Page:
Posted by jstevrtc on December 14th, 2009
This fall I’ve had the pleasure to travel around a little and attend several college basketball games as a media member, but as I walked by the loading docks and into the back of the Cintas Center on Sunday night, I felt it as soon as I got inside. I’ve attended Xavier basketball games on a media credential in the past, but this time, the buzz, the sounds, the aura…
This was different.
I had expected a different experience, because this was my first Crosstown Shootout. But this was beyond expectation. I made a quick detour through the media room and, without being asked, one of the very helpful Xavier Sports Info workers showed me to my seat. I was positioned just around the corner from the Cincinnati bench, a short bounce pass away from UC head coach Mick Cronin, himself. If you’re familiar with the Cintas Center setup, you’ve probably already realized — I was right in front of the Xavier student section.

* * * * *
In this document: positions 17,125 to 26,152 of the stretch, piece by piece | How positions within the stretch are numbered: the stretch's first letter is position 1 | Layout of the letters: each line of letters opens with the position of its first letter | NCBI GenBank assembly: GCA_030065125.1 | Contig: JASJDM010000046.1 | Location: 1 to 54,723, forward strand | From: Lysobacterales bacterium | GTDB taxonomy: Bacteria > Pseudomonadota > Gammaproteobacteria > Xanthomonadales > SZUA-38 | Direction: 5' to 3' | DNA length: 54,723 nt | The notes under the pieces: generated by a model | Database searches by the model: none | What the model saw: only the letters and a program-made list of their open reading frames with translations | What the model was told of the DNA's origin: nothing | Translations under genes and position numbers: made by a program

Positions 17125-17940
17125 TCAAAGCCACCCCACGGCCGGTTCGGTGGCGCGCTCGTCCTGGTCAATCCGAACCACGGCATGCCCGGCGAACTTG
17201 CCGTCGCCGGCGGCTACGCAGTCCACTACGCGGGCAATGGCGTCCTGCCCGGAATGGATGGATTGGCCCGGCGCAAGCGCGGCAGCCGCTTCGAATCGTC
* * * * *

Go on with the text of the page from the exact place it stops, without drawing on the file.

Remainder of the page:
Total. Freaking. Mayhem.
Now, that period-after-every-word emphasis thing you see above is an overused tool by everyone ranging from amateur tweeters (myself included) to professional sportswriters (myself not included), and it’s losing a little luster. I use it here because…well, if I had to use it once in my life to get a point across, this is when I would choose to use it. As I said, I’ve been to a number of games in this part of the country this season. The only way I can think to describe this particular student section on this night is…”beautifully ridiculous.” I turned around, saw their painted faces and myriad noise-producing implements, heard the unbelievable roar that flowed from them, and I honestly thought I’d see Mel Gibson as William Wallace riding around in front of them on a horse. They were both exhilarating and horrifying. And I mean that in the best way possible. I didn’t grow up in Cincinnati, I didn’t go to either one of these schools, and I brought no allegiance with me for either program to this game. I was there as an observer. But they numbered in the hundreds and sounded like thousands. They were already putting in a legendary performance — and the game hadn’t even tipped off.
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